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Re: Is it still a Buyer's Market?

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After 6 months of looking for a cruising yacht in the US we've experienced the following:
- good boats, the well maintained few sell quickly and for a 10 - 15% discount max.
- many boats, particularly on the gulf coast and Florida, are either overpriced or junk. Too many owners who aren't sailors and don't understand any concept of preventative or planned maintenance in this part of the world. These boats are IMHO writeoffs but continue to litter the market.
- a third class of boat are those priced not to sell. Usually by husband who doesn't want to sell but wife has put her foot down.
Options 2 & 3 severely distort any attempt to make sense of pricing statistics. Like we've said to many sellers and brokers: We don't care about stats. We're here to buy and only one boat. With cash. It has to meet our criteria, not the sellers or bokers. It also has to be in a maintainable state and be cost effectively maintainable in the future.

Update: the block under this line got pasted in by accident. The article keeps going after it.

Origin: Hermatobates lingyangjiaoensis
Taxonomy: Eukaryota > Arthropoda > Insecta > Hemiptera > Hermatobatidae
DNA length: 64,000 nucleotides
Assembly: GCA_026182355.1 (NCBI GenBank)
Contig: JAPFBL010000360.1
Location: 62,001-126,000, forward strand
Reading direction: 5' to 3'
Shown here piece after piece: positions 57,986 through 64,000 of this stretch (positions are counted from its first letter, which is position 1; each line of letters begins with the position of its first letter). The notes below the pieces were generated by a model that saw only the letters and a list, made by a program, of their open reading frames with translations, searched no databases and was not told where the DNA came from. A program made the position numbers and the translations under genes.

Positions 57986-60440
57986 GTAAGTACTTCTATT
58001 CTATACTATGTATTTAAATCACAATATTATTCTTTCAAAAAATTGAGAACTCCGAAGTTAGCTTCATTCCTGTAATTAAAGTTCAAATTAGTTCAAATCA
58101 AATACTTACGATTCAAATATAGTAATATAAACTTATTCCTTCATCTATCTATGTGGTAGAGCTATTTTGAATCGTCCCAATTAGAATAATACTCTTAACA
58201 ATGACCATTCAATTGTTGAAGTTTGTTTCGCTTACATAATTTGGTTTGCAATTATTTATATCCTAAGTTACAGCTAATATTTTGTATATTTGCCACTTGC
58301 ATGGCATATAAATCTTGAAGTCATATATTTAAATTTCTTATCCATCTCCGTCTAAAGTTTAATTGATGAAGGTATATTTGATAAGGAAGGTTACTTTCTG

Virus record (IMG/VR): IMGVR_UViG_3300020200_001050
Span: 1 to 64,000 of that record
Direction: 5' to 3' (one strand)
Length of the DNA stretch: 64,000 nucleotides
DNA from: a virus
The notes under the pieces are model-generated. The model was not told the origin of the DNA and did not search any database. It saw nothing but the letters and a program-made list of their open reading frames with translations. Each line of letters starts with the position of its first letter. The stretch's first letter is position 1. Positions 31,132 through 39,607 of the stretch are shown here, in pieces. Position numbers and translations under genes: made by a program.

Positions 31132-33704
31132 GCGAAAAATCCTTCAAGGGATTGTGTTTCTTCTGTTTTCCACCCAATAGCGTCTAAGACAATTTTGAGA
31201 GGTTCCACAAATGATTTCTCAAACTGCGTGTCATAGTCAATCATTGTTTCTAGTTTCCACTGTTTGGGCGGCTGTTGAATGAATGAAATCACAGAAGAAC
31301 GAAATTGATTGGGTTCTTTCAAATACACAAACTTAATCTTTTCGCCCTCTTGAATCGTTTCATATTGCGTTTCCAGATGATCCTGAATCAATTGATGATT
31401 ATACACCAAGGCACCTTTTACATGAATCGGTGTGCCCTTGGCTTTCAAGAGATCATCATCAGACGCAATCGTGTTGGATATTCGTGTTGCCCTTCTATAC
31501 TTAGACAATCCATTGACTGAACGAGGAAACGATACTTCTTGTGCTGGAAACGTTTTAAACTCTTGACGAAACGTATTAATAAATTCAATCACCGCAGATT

We'll be back again later this year to buy. We'll be avoiding the brokers and concentrating on our yacht club connections.
I think your comment is fairly accurate, but I don't know where your statistics on "good boats" and "10-15%" statistics comes from. Certainly, not all owners price their boat correctly.

Do you have access to accurate sales vs asking prices data?

I think it's likely true that perfectly maintained boats sell at a premium, but I don't know how you could accurately quantify that.